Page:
Okay, so it's barely any smaller than its predecessor, the E-410, but Olympus needs a hook so the camera vendor is touting its latest DSLR as the "World's Smallest Digital SLR." At roughly 5.1 x 3.6 x 2.1 inches, the E-420 is smaller than most of its competition, and at 13.4 ounces, it's also lighter than most (but 0.2 ounces more than the E-410). Almost more important to the pocketability of the overall package, Olympus also announced a low-profile Zuiko 25mm f2.8 kit lens (equivalent to 50mm in the Four Thirds standard) that's just 0.9 of an inch thick (camera plus lens = $499.99). You can also get the E-420 in a kit with a relatively compact 14mm-42mm (28mm - 84mm equivalent) f3.5-f5.6 lens for $599.99 (both kits shipping in May).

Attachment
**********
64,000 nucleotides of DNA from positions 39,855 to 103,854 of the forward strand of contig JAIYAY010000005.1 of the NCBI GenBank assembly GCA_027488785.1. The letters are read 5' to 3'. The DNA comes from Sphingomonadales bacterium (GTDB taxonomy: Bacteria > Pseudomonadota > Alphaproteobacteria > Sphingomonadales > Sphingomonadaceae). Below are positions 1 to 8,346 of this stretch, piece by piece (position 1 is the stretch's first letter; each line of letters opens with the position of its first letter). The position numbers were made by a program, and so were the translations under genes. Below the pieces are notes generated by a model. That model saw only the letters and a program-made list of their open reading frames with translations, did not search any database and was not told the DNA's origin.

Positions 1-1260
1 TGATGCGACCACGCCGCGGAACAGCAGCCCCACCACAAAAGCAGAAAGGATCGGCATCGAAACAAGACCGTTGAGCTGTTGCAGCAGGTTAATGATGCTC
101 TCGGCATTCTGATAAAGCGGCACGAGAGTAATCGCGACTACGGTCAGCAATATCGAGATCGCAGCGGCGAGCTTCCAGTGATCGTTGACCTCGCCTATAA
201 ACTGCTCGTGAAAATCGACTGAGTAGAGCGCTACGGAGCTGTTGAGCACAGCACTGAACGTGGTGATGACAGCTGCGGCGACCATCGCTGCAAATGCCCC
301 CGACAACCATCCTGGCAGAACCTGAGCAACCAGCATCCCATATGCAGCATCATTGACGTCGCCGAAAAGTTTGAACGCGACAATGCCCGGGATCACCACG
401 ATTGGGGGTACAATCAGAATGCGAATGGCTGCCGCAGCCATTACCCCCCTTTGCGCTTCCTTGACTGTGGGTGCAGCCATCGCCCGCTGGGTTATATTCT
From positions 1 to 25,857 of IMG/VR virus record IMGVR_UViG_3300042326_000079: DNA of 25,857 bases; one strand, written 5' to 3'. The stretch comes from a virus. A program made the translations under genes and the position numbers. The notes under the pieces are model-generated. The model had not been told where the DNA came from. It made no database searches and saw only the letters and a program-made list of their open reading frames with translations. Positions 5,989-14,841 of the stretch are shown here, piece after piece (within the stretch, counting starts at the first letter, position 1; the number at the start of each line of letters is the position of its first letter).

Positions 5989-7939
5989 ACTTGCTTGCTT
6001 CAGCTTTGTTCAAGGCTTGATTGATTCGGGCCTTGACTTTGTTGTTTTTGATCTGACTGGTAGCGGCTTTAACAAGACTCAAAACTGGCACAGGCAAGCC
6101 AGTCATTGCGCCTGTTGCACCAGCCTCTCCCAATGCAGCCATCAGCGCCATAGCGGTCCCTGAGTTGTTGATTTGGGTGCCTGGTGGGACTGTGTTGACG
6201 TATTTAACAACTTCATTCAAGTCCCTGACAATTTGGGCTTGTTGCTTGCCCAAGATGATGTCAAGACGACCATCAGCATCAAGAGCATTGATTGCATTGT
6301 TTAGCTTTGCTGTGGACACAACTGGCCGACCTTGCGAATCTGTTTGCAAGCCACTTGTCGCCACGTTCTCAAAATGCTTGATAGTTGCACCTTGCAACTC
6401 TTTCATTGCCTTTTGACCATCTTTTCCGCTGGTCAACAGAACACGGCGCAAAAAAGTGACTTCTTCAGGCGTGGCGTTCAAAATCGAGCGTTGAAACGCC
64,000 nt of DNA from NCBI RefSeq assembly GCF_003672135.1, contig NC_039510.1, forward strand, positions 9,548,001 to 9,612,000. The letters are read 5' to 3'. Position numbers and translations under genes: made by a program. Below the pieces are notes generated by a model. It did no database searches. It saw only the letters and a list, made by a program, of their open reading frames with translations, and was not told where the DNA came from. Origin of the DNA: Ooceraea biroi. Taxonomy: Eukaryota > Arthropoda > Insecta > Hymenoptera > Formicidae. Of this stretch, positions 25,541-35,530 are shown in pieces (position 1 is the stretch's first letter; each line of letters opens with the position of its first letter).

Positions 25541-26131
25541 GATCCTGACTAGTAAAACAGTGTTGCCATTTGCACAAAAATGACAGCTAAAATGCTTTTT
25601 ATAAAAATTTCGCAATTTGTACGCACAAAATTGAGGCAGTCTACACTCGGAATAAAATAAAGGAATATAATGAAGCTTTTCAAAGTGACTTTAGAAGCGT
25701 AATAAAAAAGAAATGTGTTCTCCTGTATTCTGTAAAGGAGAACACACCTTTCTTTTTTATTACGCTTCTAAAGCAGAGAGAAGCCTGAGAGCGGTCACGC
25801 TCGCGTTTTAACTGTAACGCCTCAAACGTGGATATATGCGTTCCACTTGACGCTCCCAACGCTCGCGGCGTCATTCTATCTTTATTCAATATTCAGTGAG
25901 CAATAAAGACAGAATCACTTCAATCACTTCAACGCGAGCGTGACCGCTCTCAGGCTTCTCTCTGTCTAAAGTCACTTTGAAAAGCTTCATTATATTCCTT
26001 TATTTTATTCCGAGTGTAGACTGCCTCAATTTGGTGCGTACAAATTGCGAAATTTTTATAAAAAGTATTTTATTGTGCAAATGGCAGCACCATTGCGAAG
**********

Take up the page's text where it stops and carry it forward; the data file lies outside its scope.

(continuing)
The E-420 is a relatively minor update to the E-410, and has a similarly dated look (which, I have to admit, I kind of like with its leather-look grip--but that could be because I grew up in the '80s). New features include a bigger and better 2.7-inch LCD, Auto-focus in Live View mode, wireless flash capability, and new face-detection technology and Shadow Adjustment technology. Olympus also says it has improved white-balance algorithms and bumped up continuous shooting speed up to 3.5 frames per second. A nice touch is the Perfect Shot Preview (which lets you preview special effects onscreen so you can see what the image will look like before you shoot). Perfect Shot takes good advantage of the Live View mode that most new DSLRs now include, which Olympus pioneered back in 2006 with its E-volt E-330. Some Live View trivia: the original Live View mode in the E-330 used dual sensors rather than the more-prevalent and more-clunky solution of flipping the mirror up and down (which the E-420 uses), though David Pogue seems to think Sony invented this.